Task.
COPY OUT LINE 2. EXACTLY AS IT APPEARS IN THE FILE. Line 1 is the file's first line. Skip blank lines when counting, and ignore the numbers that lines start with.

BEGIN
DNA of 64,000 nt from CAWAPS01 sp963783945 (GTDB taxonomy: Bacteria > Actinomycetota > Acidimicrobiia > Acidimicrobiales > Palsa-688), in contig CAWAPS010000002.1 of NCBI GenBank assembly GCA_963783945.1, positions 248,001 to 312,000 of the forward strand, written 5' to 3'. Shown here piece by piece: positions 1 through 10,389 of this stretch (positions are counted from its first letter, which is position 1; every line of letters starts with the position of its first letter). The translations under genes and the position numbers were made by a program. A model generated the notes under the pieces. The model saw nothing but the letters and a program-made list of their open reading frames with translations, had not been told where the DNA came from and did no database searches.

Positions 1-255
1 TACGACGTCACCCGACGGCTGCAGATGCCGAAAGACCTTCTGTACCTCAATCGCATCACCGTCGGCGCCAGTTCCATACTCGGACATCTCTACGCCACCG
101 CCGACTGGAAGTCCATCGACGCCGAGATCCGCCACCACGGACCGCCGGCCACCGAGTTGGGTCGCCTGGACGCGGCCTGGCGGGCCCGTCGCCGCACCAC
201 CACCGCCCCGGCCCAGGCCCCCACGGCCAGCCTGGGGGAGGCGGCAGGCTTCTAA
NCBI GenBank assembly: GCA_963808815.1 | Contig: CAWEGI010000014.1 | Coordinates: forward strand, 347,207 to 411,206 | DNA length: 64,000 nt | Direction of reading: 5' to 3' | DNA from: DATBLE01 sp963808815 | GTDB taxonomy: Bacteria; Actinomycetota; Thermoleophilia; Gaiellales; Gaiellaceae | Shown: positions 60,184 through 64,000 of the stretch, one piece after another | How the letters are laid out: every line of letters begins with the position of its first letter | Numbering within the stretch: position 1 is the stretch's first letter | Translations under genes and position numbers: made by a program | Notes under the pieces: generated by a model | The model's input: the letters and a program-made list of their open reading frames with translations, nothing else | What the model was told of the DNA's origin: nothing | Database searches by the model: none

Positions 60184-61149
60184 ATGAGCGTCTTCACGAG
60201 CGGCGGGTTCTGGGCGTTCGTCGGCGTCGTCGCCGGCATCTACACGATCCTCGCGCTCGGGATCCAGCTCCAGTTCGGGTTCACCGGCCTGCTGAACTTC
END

Positions 1-255